Monday, June 18, 2018

They Don't Even Know What They Are Seeing.......

I was walking back from a meeting with a psychiatric colleague the other day.  There was the usual grousing about the practice environment and miscommunication and she made the following observation about why physicians and psychiatrists don't get the information they need.  She pointed out that in many cases the nonphysician  observers: "Don't even know what they are seeing."  If you are counting on people for observational data and that is true - that is a setup up for suboptimal care at the minimum and a catastrophe at the worst.

Take the case of a very basic measurement - blood pressure and pulse.  Anyone taking those measurements should be aware of the guidelines and whether or not the patient has a baseline abnormality, condition that can affect either, or medication effect that leads to changes in the vital signs.  They should also be aware of the limitations of measurement.  All of the automatic blood pressure machines in the world will not be able to assess and treat the patient unless the operators know what the numbers mean.  They also need to know that one of the problems with single operator and strictly machine operated approaches is that arrhythmias are problematic even if the blood pressure is fine.  There have been situations where I had to put together a continuing education course on blood pressure and pulse and the correct assessment of both.  That was a long time before the recent article on common mistakes made by medical students in these measurements.

If measurements that are considered routine and done hundreds of times a day are problematic what about observations that occur on the other end of the spectrum.  A common health care myth today is: "If I have a checklist and check off all of the boxes on that list that will lead me to some kind of diagnosis."   That is probably a minimization of the myth.  In the case of psychiatry, the myth is more: "If I convert a standard psychiatric assessment into a form (or a checklist) - the ultimate product of going through that list will basically be a psychiatric evaluation and diagnosis."  Systems of care who use this approach can deny these myths as much as they want but I see this happening every day. Organized psychiatry and the DSM approach to diagnostic criteria is partially responsible, although the manual does say that it can't be used by anybody.  It doesn't say who specifically should use it and it does not suggest (like Kendler) that it is an indexing approach.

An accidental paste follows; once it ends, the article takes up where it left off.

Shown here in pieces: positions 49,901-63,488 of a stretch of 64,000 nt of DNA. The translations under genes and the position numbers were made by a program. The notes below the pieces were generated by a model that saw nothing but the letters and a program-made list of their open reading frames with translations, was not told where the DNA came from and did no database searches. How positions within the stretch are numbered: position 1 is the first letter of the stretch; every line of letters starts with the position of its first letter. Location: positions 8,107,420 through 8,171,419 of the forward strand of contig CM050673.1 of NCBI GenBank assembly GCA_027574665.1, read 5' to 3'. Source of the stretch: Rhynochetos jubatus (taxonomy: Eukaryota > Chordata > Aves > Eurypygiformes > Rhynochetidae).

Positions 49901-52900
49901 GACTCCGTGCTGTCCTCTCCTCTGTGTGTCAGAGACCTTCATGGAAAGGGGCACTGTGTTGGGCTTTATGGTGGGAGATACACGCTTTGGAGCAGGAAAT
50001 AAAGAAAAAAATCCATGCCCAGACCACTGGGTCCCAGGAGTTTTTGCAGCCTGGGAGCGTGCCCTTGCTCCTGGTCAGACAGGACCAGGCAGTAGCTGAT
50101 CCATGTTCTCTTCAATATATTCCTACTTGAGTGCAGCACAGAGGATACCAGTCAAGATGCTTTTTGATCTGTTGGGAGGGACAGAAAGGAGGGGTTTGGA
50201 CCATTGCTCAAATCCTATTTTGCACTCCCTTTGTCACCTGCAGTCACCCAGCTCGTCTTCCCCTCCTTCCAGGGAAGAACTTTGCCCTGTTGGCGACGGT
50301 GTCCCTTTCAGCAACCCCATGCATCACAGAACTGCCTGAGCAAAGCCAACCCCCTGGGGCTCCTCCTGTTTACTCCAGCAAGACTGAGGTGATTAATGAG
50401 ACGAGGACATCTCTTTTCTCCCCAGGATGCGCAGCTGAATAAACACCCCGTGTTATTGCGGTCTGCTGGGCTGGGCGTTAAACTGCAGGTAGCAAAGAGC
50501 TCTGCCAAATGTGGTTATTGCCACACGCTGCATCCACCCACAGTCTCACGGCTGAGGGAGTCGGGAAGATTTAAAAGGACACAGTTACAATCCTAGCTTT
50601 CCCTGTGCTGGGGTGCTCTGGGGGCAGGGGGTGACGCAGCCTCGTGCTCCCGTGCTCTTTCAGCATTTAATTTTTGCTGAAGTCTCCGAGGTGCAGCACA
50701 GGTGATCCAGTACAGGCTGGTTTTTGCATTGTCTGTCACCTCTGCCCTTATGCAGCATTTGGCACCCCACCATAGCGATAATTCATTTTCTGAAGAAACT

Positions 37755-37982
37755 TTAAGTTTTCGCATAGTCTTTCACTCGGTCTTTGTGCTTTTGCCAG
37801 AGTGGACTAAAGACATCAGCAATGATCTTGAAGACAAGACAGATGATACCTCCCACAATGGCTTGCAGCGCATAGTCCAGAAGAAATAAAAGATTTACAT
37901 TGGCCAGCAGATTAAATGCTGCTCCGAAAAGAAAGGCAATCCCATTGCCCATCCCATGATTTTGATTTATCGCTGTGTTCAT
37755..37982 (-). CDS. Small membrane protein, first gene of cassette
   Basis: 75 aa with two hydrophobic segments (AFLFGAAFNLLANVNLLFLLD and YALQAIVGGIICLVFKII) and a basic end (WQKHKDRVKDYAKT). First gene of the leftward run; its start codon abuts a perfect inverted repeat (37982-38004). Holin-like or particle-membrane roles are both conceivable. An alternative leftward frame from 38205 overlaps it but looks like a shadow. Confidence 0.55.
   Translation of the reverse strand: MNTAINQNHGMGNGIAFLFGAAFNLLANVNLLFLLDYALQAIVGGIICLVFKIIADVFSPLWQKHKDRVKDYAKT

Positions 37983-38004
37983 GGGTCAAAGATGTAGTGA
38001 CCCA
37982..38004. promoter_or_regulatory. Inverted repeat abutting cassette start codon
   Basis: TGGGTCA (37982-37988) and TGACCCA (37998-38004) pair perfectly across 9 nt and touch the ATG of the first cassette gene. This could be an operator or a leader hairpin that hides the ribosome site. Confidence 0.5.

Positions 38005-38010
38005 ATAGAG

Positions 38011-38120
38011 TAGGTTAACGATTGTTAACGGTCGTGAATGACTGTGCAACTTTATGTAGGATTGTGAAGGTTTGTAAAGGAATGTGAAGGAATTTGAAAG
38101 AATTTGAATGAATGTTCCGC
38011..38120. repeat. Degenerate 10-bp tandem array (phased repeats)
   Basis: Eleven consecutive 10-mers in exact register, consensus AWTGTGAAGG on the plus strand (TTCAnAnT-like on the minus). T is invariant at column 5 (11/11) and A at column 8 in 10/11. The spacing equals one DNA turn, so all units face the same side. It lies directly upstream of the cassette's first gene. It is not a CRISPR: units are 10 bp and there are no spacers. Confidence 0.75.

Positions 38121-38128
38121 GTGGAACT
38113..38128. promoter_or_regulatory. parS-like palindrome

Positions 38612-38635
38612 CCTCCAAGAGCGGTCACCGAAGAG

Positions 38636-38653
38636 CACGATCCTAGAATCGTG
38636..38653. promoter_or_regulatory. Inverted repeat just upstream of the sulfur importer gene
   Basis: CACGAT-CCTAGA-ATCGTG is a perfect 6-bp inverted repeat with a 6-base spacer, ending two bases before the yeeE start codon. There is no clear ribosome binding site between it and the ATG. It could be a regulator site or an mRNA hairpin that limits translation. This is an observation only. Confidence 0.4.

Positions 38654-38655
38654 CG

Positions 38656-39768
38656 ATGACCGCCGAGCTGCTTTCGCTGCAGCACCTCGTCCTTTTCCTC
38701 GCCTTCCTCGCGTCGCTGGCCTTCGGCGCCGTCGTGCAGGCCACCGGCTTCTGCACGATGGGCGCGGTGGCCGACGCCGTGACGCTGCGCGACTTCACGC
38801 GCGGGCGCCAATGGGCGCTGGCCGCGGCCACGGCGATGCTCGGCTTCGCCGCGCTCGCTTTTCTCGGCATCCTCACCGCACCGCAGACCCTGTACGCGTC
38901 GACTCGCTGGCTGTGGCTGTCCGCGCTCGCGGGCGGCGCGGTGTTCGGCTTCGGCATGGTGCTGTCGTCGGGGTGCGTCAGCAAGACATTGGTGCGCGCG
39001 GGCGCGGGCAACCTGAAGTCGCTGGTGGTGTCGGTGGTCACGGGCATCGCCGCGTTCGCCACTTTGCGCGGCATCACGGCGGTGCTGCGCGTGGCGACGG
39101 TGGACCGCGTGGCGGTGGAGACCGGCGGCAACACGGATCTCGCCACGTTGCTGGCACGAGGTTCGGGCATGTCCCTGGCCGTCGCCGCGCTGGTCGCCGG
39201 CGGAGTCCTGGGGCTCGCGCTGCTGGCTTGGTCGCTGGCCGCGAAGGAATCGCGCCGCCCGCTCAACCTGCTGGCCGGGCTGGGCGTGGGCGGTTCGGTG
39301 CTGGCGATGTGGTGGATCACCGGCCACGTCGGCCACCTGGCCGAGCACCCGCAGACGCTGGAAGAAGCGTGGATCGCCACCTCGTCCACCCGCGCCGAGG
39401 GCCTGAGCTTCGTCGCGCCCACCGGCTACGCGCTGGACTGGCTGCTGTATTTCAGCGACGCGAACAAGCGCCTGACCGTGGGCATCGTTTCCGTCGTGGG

Looking at the graphic at the top of the page illustrates why a form or a checklist does not suffice.  The observer/psychiatrist in the drawing is doing more than asking the subject a series of yes or no questions.  The psychiatrist is looking for patterns in symptoms (medical and psychiatric), what is happening in relationships with the person (including the relationship to the psychiatrist), and the person's conscious state - specifically whether there has been a departure from baseline.  There is often a balance between historical detail, phenomenology, the person's ability to describe what has happened and a plausible scenario based on probability estimates from the psychiatrist's previous experience.  Any psychiatrist who has been trained in many presentations of complex psychiatric illness is more likely to see those patterns than somebody who has not been.

To illustrate some of these concepts I will describe several cases that are all what non-psychiatrists (nonphysicians and other physicians) called hysteria. Hysteria is an old word that dies hard.  The DSM equivalent is histrionic personality disorder.  The generic use of the term suggests a person who is overly emotional, dramatic and attention seeking but there are 8 diagnostic criteria that are unchanged between DSM-IV and DSM-5.  Many clinicians opt for the term Cluster B - a DSM-IV originated term that grouped personality disorders in groups according to some common diagnostic features.  The Cluster B group included individuals that often appear dramatic, emotional, or erratic.  Those personality disorder diagnoses include antisocial, histrionic, narcissistic, and borderline.

The rule-in criteria (significant impact on life circumstances and onset when you expect a personality disorder to occur) and the rule-out criteria (not due to another mental or physical disorder) are predictable for any causal reader of a DSM and could be included on any checklist or form.  How does all of that play out?  Well here are a few examples:

Hysterical patient #1:   A 30 year old woman presents for a therapy intake.  She is mumbling and laughing.  The therapist describes her as "odd and having an odd affect."  She alludes to some suicidal behavior in the past but is smiling and joking about it.  The therapist has the impression that she is manipulative and overly dramatic.  He contacts the clinic psychiatrist and says that she is histrionic but he is concerned about her suicide potential.  The psychiatrist sees her that day and makes a diagnosis of bipolar disorder-mixed type with psychotic features.  The patient is eventually stabilized on lithium and an atypical antipsychotic.

Hysterical patient #2:  A 25 year old woman is being treated on a general medicine ward for dehydration from a respiratory infection.  She suddenly gets tearful and agitated.  Family members visiting have to physically restrain her when when she tries to get out of bed.  She starts to make very loud high pitched vocalizations.  A psychiatrist is called to go in to assess hysteria and possibly sedate the patient.  The psychiatrist sees an agitated young woman who is not able to respond coherently to any examination questions.  Brief neurological examination suggests increased intracranial pressure is the problem and the patient requires immediate transfer to a neurological intensive care unit.